More Things to Do in South Korea: Outdoors and Nature

A few days ago, A posted her “Top 5 Things to do in Seoul” – click here if you haven’t read her post!! – and I have to say that even though and I are close friends, our preferences can be quite different when it comes to traveling. I prefer outdoorsy, nature-related activities and sight seeing over going to a theme park. And, I’m a HUGE fan of animals too while A hatesdoesn’t really like animals! :'(

So if you compare her latest post and this one, you will realise that our highlights are quite different. On top of that, I had the chance to visit Jeju Island as well, so my highlights include things to do there!

We hope that this can widen up your perspective on South Korea and give you more ideas of what you can do there!

To make things easier to follow, I will split my post into 2 pages.

Page 1 – Highlights in Seoul

Page 2 – Highlights in Jeju Island

(More) Things to do in Seoul

Samcheong-dong 삼청동

It has been about 8 months since I visited South Korea but I can still remember Samcheong-dong clearly – an artistic street that should not be missed by anyone!

The street is filled with traditional houses and art galleries. Exploring around Samcheong-dong definitely won’t bore you as there are just so many things to explore – street snacks, coffee shops, restaurants, retail shops and many more!!

What to do at Samcheong-dong?

Try Red Bean Soup (Patjuk, 팥죽) at The Second Best in Seoul
(
Seoureseo Duljjaero Jalhaneunjip 서울서 둘째로 잘하는집)

We accidentally found this traditional patjuk shop while walking around the area and we decided to give it a try, as the name of the shop is so interesting – don’t you agree? ;). Patjuk is a red bean soup made with Azuki beans. The porridge is very smooth and it’s not too sweet!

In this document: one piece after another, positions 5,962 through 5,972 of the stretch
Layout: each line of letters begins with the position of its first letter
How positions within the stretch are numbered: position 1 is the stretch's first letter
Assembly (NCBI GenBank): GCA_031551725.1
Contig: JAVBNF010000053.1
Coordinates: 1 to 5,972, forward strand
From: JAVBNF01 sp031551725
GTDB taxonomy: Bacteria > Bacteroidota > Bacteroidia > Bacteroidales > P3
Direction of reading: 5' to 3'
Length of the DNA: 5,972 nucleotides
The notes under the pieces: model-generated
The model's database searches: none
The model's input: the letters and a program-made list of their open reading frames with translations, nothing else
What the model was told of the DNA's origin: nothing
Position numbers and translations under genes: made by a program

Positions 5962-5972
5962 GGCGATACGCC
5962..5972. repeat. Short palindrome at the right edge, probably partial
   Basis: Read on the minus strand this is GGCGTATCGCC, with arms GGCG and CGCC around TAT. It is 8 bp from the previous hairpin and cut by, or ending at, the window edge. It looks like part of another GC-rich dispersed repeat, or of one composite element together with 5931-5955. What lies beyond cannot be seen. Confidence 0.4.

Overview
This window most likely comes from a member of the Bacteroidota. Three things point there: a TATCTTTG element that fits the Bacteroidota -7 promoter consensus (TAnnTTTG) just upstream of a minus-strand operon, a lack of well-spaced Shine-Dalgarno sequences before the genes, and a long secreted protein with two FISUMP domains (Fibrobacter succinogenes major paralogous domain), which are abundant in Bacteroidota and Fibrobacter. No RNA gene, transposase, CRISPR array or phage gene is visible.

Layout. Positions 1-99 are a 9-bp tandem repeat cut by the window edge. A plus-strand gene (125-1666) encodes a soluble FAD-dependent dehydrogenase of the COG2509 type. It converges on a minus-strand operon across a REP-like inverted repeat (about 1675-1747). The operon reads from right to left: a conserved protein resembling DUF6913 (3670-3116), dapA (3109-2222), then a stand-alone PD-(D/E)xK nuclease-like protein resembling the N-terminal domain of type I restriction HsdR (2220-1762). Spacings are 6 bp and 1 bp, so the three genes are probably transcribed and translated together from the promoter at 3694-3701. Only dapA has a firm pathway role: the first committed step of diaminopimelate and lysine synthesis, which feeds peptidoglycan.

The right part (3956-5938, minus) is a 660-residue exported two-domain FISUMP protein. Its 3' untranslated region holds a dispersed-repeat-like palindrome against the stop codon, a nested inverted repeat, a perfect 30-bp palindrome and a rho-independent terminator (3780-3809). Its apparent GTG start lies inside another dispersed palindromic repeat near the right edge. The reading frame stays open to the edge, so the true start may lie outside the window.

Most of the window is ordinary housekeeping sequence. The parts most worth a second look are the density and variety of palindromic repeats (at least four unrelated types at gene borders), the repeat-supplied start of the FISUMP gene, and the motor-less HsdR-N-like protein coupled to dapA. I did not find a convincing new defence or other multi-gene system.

The patjuk comes with homemade glutinous rice flour cake, chestnuts, cinnamon powder, gingko nuts and whole red beans. I do not really like red beans but the 새알심 (Saealsim, or the homemade glutinous rice flour cake) with a bit of the red bean soup was just sooo addictive!! A bite of the patjuk with the rice flour cake will gave that nutty, sweet taste and a chewy texture that went really well with the red bean porridge.

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A bowl of warm Red Bean Porridge (Patjuk, 단팥죽) – KRW 5,500 – 6,000.

Visit Bukchon Hanok Village

Bukchon is the area where the aristocratic classes lived during the Joseon Dynasty while Hanok means Korean traditional houses so expect to see many pretty traditional houses at Bukchon Hanok Village. The view around the area is so picturesque that you would want to take a picture at almost every turn!

The village consists of many hills and slopes (we were pretty tired by the time we reached the top!) so make sure to bring comfortable shoes / sneakers if you are visiting Seoul!

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DSCF2499Walk, explore and don’t stop until you are satisfied